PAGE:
Brow Publications, Kingston, Ontario (e-mail: email@example.com) 2004
Introduction | Genesis 1 | 2 | 3 | 4 | 5 | 6 | 7 | 8 | 9 | 10 | 11| 12| 13 | 14 | 15 | 16 | 17 | 18 | 19 | 20 | 21 | 22 | 23 | 24 | 25 | 26 | 27 | 28 | 29 | 30
31 | 32 | 33| 34 | 35 | 36 | 37 | 38 | 39 | 40 | 41| 42 | 43 | 44 | 45 | 46 | 47 | 48 | 49 | 50| PostScript
Table Of Contents:
|Genesis 2:4-6||Genesis 2:17|
|Genesis 2:7||Genesis 2:18|
|Genesis 2:8||Genesis 2:19-20|
|Genesis 2:9||Genesis 2:21|
|Genesis 2:10||Genesis 2:22|
|Genesis 2:11||Genesis 2:23|
|Genesis 2:12||Genesis 2:24|
|Genesis 2:14||Genesis 2:25|
GENESIS 2:4-9 (Eden)
2:4-6 From thousands of clay tablets in the ancient Near East we know that genealogies were carefully kept in many families. A previous tablet would be copied and the name of a firstborn son was added in a new tablet which was then baked and the outdated one was discarded. So here the expression "These are the generations (toldoth)" seems to refer to ten tablets giving the family origins of the Jewish people (Eden 2:4; Adam 5:1; Noah 6:9; The three sons of Noah 10:1; Shem 11:10; Terah 11:27; Ishmael 25:12; Isaac 25:19; Esau 36:1; Jacob 37:2).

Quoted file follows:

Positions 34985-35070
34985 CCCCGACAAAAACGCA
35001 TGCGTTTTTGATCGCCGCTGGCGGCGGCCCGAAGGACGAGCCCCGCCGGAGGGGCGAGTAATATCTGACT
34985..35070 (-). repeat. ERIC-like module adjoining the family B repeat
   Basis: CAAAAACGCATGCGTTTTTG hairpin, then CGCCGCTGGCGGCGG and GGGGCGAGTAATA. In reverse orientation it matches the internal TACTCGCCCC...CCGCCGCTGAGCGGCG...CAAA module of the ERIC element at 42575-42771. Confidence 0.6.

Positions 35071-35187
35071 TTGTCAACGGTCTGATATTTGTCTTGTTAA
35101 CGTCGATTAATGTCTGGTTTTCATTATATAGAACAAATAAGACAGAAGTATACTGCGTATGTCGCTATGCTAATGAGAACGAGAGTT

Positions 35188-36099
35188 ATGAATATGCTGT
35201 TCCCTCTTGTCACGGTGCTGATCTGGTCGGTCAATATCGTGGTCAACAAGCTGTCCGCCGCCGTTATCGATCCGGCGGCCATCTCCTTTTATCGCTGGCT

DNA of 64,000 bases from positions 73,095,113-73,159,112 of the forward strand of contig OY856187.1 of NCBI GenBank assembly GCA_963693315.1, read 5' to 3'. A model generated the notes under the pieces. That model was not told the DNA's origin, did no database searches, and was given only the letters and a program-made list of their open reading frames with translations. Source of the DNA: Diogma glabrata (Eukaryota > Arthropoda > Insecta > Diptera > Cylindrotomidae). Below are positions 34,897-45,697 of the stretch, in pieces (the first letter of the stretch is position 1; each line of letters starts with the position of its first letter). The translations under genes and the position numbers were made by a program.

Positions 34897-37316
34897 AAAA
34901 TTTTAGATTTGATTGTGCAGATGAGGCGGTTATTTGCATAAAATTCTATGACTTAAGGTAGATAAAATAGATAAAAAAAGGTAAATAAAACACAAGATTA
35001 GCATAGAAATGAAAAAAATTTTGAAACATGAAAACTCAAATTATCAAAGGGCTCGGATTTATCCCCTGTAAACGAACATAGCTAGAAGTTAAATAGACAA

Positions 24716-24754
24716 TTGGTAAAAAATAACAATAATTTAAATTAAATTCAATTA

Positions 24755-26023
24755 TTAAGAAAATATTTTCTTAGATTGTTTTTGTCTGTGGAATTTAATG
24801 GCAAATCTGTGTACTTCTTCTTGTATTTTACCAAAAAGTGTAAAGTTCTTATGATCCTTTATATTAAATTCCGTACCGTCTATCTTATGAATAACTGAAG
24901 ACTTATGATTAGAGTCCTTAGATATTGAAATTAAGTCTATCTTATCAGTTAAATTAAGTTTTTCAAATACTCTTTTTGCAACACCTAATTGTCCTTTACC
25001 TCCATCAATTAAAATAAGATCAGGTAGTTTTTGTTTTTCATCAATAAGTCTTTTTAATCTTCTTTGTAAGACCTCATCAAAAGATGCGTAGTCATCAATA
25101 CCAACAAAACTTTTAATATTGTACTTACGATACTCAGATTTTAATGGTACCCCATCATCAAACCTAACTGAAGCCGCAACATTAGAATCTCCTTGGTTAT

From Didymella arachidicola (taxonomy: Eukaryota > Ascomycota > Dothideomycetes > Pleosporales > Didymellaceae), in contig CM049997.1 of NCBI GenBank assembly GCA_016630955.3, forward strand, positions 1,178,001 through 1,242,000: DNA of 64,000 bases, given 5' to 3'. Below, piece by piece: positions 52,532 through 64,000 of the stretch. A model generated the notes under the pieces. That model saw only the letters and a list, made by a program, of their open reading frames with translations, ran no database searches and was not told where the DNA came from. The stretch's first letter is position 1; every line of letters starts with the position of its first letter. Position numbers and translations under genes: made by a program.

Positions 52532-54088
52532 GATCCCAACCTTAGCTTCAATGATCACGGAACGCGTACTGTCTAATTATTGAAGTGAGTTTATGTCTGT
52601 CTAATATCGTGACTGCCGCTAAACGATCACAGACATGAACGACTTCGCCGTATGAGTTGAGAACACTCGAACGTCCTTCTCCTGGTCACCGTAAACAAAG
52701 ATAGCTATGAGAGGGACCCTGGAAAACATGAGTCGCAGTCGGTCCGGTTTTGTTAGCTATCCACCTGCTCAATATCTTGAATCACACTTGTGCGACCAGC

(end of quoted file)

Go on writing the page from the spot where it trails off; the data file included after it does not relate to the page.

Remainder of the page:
Alphabetic writing appeared suddenly in the time of Abraham. Possibly he invented it to avoid having to cart hundreds of cuneiform clay tablets on his journeys through present-day Iraq. It would have enabled him to write out the family records on a single scroll in Akkadian which was similar to the Canaanite language which became biblical Hebrew (see the introduction to Ishmael the Arab).
Six or seven hundred years later Homer used the Hebrew alphabet for the Indo-European Greek language of the Iliad and Odyssee. The first four letters of the Greek alphabet (alpha, beta, gamma, delta) are the same as the Hebrew (aleph, beth, gimel, daleth). This alphabet was also used to write Etruscan, Latin, German and the other languages of European civilization.
In this first tablet of family origins the Jewish people are located among the humans who were distinguished from the other mammals in the previous chapter (1:26). Here the day refers back to the water supply and vegetation needed before humans could be created to live in our world (Genesis 1:6-13).
2:7 The word human comes from the same root as the Latin humus which means organic matter. And we remind ourselves that the modern scientific analysis of the human body proves that we are made of the same organic materials as all living matter on our earth. We are also dependent on breathing the oxygen as is needed for the breath of life of all other animals (see 7:22).
2:8 As we saw in Genesis 1:26, there were various species of hominids that roamed our world for two million years. So when image of God humans (Genesis Man) were created they needed a protected environment to develop their civilization.